The car is instantaneously responsive to the demands of your right foot. Dig into the pedal and the car surges forward. Dig too deep, too fast, and the tires are liable to squeal in protest of the torque. The e-Golf is especially zippy from zero to 30 mph, combine that with its nimble nature and you’ve got a car that is an absolute blast to drive in daily commuter traffic.
Handling is where the e-Golf really stands out too. Steering feel is easy but precise, and it delivers confidence-inspiring feedback to the driver. The car is eager to turn in, deftly responds to driver input, and will comfortably hold its line through a corner. While its electric nature discounts it from being a proper track car, it delivers on the promise of sporty driving. Expect temptation to take the winding road home.
Really, Volkswagen should be lauded for ensuring the e-Golf retains the agile feeling of a small, light car. Despite the fact that the lithium ion battery pack weighs in at 701 pounds, it still drives like a lightweight character plays in Mario Kart.
Simply put, the e-Golf is one of the best driving electric vehicles this side of a Tesla.
Features, specs, and trim levels over the years
Volkswagen has been making the e-Golf since the 2015 model year and has rolled out a few upgrades during that time. Two trims have been available: SE and SEL Premium. We’ll detail them here.
All 2015 e-Golfs came in SEL Premium trim. Volkswagen added the base SE trim for the 2016 model year. All e-Golfs come well equipped, regardless of their trim.
The SE features high-quality, heated cloth seats and a 6.5” touchscreen with Apple CarPlay and Android Auto compatibility. Dual-zone automatic climate control is also standard. The DC Fast Charging Package doubled the power of the onboard charger from 3.6 kW to 7.2 kW and added DC fast charging capability for $1,675.
The SEL Premium trim comes with heated V-Tex Leatherette seats, a multifunction leather-wrapped steering wheel, an 8.8” touchscreen, and attractive LED headlights and daytime running lights. The SEL Premium trim also comes with a heat pump for more efficient heating in cold climates. The DC Fast Charging Package is standard, while the Driver Assistance Package offered forward collision warning and parking assist for $395.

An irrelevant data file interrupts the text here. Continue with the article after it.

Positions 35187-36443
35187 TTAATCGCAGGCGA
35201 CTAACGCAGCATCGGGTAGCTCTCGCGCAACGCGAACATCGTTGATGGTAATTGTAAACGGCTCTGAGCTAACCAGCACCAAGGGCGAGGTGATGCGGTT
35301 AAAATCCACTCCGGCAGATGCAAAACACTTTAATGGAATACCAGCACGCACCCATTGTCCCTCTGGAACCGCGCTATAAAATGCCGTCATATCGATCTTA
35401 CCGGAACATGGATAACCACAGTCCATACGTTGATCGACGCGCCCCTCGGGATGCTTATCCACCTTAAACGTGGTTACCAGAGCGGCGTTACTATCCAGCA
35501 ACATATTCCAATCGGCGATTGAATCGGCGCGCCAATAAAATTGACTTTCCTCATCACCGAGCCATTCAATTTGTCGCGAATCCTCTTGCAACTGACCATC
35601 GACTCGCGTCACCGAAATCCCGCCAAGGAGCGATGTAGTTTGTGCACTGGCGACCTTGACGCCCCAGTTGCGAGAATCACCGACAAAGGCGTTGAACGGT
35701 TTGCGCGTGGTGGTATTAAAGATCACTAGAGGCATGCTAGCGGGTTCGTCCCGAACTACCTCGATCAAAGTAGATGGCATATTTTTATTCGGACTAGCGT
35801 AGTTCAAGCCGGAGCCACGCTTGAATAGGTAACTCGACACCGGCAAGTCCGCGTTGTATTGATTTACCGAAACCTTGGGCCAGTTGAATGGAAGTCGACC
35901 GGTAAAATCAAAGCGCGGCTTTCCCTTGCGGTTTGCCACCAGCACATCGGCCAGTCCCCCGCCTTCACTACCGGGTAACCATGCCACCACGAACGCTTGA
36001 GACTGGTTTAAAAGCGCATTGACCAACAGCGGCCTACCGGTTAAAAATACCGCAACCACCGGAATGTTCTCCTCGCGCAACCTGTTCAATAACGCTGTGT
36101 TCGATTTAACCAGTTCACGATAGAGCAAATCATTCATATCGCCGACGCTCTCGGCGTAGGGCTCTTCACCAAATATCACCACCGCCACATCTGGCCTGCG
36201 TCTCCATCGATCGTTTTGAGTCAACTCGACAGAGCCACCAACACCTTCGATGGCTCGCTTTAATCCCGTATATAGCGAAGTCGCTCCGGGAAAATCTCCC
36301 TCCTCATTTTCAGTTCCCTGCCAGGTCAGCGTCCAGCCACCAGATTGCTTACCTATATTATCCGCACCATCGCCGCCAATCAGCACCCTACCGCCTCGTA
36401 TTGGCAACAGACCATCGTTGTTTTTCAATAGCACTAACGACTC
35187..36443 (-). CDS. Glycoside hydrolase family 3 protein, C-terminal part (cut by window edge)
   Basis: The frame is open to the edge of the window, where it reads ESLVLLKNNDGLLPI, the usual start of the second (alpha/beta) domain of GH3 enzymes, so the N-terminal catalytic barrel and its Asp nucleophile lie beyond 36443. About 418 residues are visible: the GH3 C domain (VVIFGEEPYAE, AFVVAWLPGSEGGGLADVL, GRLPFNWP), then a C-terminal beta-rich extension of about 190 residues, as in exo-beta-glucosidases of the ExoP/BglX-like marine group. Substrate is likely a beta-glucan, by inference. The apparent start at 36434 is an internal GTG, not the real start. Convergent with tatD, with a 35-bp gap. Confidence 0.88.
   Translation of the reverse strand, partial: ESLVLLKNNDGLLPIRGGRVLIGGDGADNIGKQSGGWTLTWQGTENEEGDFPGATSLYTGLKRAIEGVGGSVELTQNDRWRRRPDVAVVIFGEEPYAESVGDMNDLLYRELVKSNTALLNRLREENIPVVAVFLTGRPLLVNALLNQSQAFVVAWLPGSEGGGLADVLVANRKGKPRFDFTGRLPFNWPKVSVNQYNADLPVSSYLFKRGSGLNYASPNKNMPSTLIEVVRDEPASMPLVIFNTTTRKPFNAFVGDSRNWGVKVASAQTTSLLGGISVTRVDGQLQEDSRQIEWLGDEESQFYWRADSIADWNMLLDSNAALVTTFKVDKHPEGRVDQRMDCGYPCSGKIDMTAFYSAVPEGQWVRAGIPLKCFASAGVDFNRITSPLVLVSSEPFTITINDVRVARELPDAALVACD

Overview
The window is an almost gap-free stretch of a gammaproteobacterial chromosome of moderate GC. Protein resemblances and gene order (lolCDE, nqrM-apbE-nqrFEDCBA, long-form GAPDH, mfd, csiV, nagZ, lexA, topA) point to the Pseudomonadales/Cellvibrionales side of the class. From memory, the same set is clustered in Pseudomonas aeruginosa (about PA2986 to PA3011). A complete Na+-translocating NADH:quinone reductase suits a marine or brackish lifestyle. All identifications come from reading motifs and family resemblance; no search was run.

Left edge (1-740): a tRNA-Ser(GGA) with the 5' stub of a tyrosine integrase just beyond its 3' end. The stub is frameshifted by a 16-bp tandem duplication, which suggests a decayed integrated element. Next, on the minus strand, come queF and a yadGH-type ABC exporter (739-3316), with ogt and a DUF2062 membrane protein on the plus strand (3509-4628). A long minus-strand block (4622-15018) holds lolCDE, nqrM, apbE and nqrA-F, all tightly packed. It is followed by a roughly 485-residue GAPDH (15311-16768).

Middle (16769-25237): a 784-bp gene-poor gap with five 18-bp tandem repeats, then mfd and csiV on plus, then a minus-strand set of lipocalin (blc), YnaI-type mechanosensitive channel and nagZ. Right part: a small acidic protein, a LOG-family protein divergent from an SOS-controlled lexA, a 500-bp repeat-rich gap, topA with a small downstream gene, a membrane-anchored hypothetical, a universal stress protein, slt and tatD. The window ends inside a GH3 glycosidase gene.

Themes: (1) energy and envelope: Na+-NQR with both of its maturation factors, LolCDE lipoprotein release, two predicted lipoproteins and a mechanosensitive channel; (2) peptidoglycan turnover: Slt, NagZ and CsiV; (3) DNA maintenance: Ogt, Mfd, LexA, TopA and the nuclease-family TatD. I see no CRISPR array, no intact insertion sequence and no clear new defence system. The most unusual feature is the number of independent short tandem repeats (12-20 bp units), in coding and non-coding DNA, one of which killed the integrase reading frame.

The big change from 2016 to 2017 was an improved battery that could store more electricity without taking up any additional interior space. This improved the range from 83 miles to 125 miles. Volkswagen also gave the car a modest boost in power.
The SE trim receives more standard equipment. In 2017, it gets an 8” touchscreen, multifunction leather-wrapped steering wheel, and LED daytime running lights. It also received the 7.2-kilowatt onboard charger standard in 2017 for faster level 2 charging. In 2019, the SE trim gained DC fast charging as a standard feature and got access to the Driver’s Assistance Package as an available option.
The Driver’s Assistance Package, optional on the SEL Premium trim from 2017-2018, got a new suite of features in 2017 including: adaptive cruise control, forward collision warning, lane keep assist, blind spot monitoring, rear cross traffic alert, and automatic high-beams. It also comes with “Volkswagen Digital Cockpit,” an impressive 12.3-inch digital gauge cluster. In 2018 the digital cockpit became standard for the SEL Premium trim, as does a 9.25” infotainment touchscreen. In 2019, the Driver’s Assistance Package became standard for the SEL Premium trim.